TRIBUTES have been paid to a popular all-singing and all-dancing talent who spent his life lighting up the stage.

Peter Henderson, became a well-known face to those in the Darlington Operatic Society in the late 1960s and early 1970s.

However, his love of performing started much earlier when he became a soprano singer as a boy in the St William and St Francis de Sales RC Church in Darlington.

A large congregation gathered at the same church on October 31 for Mr Henderson's funeral to celebrate the life of a loving brother, uncle and godfather and a "wonderful friend".

The 82-year-old passed away on October 14. He had worshipped in the Barton Street church for more than 76 years.

Mr Henderson became a familiar face to Darlington Operatic Society members and theatre-goers after he assumed roles in shows such as No No Nanette, Oklahoma, Carousel, The King and I, Brigadoon, and many other popular musicals.

In the late 1960s and early 1970s, the Darlington talent was also in demand for roles in other societies in Stockton, Shildon and South Shields.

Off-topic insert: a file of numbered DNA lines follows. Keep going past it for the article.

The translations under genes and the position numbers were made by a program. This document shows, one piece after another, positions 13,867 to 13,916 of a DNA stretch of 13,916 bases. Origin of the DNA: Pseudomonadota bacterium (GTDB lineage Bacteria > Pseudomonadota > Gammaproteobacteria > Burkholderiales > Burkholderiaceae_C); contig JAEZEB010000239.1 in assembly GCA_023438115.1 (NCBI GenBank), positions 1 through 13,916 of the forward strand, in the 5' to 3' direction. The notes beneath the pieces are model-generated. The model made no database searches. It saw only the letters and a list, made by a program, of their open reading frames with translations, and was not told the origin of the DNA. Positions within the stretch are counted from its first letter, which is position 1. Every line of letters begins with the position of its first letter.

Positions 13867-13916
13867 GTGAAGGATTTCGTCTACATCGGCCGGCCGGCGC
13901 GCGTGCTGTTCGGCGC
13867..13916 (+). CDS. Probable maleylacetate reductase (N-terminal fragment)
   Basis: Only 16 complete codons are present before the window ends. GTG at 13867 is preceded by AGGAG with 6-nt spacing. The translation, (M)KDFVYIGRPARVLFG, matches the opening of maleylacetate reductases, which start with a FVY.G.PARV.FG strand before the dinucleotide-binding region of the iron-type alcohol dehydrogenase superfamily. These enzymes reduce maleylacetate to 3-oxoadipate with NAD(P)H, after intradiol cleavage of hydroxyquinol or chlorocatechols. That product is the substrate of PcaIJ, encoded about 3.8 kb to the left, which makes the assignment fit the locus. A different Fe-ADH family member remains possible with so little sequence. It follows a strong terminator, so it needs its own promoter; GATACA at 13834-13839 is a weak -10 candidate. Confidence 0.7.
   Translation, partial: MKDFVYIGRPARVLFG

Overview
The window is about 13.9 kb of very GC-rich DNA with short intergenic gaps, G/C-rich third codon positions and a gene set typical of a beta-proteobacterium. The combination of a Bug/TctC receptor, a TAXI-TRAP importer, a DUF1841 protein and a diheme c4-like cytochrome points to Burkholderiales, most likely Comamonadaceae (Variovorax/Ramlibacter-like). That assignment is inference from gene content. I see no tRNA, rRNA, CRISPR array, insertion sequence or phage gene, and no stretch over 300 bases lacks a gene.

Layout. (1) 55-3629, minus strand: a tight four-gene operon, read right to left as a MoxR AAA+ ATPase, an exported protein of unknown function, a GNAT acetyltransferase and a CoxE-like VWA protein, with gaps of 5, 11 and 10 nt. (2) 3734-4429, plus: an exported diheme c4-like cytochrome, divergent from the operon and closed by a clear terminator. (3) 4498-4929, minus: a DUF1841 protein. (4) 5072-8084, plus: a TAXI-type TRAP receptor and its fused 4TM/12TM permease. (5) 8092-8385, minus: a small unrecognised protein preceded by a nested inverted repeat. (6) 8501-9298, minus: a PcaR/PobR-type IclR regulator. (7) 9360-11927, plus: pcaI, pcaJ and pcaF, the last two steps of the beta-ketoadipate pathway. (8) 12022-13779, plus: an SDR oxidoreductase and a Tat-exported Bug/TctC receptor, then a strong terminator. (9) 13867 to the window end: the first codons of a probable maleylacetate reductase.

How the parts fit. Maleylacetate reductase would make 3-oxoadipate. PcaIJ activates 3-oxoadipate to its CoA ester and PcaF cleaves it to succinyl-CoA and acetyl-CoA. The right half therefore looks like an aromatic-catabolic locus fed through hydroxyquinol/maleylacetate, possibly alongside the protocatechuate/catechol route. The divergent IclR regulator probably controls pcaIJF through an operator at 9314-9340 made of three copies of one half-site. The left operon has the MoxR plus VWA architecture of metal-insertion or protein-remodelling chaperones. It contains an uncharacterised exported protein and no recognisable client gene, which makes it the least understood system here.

A friend of Mr Henderson called him "a man of many parts" and added: "There were plenty of singers who could not dance, plenty of dancers who could not sing. Peter could do both.

"In one show, La Belle Helene, his dance included an 'entrechat six', which, involves leaping up from bent knees, and crossing and uncrossing your legs six times before landing gracefully. No problem for someone so agile."

Arthritis called time on Mr Henderson's dancing days, so he turned his hand to performing solo and for other Darlington groups in the Elm Ridge Methodist Church, with the Richardson Singers and later with The Meltones, a male voice choir.

When St Augustine’s Repertory Society, also known as STARS, was formed in 1985, Mr Henderson helped with stage make-up, wigs and costumes for their first pantomime, Dick Whittington.